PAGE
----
Noticed that I haven't heard the noise of the rig for a few days and discovered that the rig is gone. There seems to be only one well-head instead of 2 ( one for Sec 6, another for Sec 1). I have read about the companies drilling just to keep the lease. Just wondering if anyone knows of this happening in our area.

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LOL!  Yes, it does have a nice ring to it.  Here's what to expect next.  The average time from a well reporting that it has been potentialled (state test to assign allowable production) which occurs soon after being "turned to sales" and the completion data becoming available on the state database is approximately 10 to 12 weeks.  It can be longer, it is hardly ever shorter.  From the report date of "turned to sales", it can be 4 to 6 months before the first royalty check arrives.  Or longer.  The complexity of the title for a section determines how long the process takes but much of the delay is simply for the work to begin.  The law firms and title reviewers are not sitting around twiddling their thumbs.  Their workload is tremendous and new Division Orders continue to pile up on their desks daily.  Be Patient!  And lastly, keep in mind that the first check is for multiple months worth of production and often at a wells peak production.  The second check will likely be much less and all the ones that follow will decline in amount as the well declines in production.  Make a plan.  Get some professional help from an accountant familiar with royalty income.  Each unit should get 8 Haynesville wells over time depending on operator and circumstances.  In some areas where the Bossier shale is also productive, the total wells in a section/unit may be as many as 16.  For many this is a once in a lifetime opportunity.  It should be treated as such.  Good Luck.
  This is good news!  When news of the Haynesville Shale came out, I never imagined it would be in our section.  I had no idea there could be more than one.  Thanks for the info Skip.  This site has been a huge help as most of us know little to nothing about the O&G business.

Thank, Keith.  And consider making a donation to GHS from that first royalty check.


Good Luck!

Skip, Just to be sure I understand what you're saying, there could be up to 8 wells drilled in each section/unit?  Am assuming this would be based on production(original well's output falling), price of NG & if the Gods smile upon you & your heirs.  Is this true of ALL the units that have producing wells?  Will definitely keep a donation in mind, you have been a lot of help and it's greatly appreciated.  Learned a lot.
The LA. Office of Conservation has set well spacing for Haynesville and Bossier horizontal wells at 80 acres.  A standard governmental section is a mile square, ~640 acres.  Therefore an operator may drill 8 wells for each formation.  The great value of both shale intervals is the ability to build infrastructure that will serve many wells and, baring any mechanical well problems, to drill all of them with no dry holes.  The process is more akin to manufacturing than to exploration and production of conventional reservoirs.  As operators drill more wells and experiment with different production designs, it may be possible in the future to produce the same amount of gas per section with fewer horizontal wells.  I can assure you that operators will not drill fewer wells unless they are sure they are continuing to get all the recoverable gas they believe exists.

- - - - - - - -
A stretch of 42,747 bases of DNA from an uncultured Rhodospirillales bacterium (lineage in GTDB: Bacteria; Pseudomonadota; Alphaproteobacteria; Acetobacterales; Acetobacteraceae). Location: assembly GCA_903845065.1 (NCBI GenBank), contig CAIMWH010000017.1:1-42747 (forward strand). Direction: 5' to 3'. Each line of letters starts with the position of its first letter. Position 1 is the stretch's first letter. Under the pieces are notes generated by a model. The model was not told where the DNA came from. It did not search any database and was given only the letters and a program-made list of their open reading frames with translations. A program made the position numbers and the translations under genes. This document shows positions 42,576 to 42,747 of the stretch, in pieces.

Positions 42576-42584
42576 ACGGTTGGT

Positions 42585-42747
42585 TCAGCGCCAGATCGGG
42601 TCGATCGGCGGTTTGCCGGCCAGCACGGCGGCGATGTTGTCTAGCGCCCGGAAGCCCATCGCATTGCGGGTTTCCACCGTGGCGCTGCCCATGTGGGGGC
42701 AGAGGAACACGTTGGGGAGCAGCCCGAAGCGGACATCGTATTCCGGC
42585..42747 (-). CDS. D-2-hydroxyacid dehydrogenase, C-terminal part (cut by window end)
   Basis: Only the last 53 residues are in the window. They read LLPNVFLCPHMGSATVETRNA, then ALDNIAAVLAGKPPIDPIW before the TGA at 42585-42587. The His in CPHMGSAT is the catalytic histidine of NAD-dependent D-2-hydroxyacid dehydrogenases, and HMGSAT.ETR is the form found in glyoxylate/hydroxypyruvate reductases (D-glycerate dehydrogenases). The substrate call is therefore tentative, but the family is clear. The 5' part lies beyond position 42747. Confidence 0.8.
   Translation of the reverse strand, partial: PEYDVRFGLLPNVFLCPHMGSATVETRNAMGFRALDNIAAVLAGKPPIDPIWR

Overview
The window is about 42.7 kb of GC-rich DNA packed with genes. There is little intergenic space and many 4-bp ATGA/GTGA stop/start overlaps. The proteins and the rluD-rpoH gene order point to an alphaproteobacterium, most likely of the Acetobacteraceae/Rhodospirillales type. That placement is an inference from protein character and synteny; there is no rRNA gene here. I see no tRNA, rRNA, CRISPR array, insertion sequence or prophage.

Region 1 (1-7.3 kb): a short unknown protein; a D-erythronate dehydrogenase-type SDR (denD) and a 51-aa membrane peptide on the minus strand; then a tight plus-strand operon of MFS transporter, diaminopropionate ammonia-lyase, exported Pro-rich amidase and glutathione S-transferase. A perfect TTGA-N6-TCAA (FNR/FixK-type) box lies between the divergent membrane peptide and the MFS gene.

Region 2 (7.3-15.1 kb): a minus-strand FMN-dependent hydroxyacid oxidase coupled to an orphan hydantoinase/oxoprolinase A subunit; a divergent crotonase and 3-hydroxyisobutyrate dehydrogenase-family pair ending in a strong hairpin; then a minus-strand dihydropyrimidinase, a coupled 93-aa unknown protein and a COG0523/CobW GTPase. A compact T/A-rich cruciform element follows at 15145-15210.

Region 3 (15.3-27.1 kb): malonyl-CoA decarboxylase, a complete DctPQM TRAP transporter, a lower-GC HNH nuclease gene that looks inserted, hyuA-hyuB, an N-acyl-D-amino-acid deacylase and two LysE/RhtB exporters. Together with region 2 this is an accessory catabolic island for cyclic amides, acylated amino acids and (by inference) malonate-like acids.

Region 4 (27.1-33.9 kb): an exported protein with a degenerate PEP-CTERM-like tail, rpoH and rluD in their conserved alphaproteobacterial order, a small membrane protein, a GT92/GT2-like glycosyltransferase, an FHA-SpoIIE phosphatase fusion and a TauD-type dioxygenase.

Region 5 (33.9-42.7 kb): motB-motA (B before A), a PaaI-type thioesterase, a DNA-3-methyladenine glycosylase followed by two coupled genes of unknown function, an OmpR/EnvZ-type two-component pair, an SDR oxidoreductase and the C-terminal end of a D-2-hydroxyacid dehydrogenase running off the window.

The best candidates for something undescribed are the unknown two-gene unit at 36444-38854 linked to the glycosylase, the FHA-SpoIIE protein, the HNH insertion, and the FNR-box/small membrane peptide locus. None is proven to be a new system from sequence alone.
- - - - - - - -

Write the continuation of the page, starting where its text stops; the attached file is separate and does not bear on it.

Am begining to wonder if the wells in this section will EVER be completed!  Starting to mess with my head.  LOL
It helps to know the general time line for the process.  Most lessors start anticipating mail box money when the rig shows up.  It can be many months for drilling, completion, connection to pipelines, state tests, unit surveys, division order reviews, title curative work and accounting to turn out the first check.  I don't even start to look for completion reports at the District 6 office until 10 weeks after I know a well is turned to sales.  And professionals who perform surveys or turn out division orders are swamped.
I almost fell out of my chair today when I went to SONRIS and it said the above well, #241453, has been " turned  to sales"!   Wonders never cease..  Let the good times roll.
I checked Sonris a few days ago but this new info wasn't on there. It did seem at times that completion would never happen. This is very exciting!
Well in Section 6, T15N-R8W, serial #241453, completed 5-16-11, 6.994 MMCFD, 20/64 choke, 6850# CP.
I know this has been answered somewhere on this site, but I couldn't find it.  What does MMCFD stand for?  Know it has to do with how much NG is being produced.  Is 6.994 considered "good"?  Thanks
One M = thousands.  Two MM = equal millions.  6.994 million cubic feet per day.  Yes, a good well but how good depends on what kind of well it is, the choke that was used to test the well at 9.994 MMcfd and the Casing Pressure or Flowing Pressure of the well.


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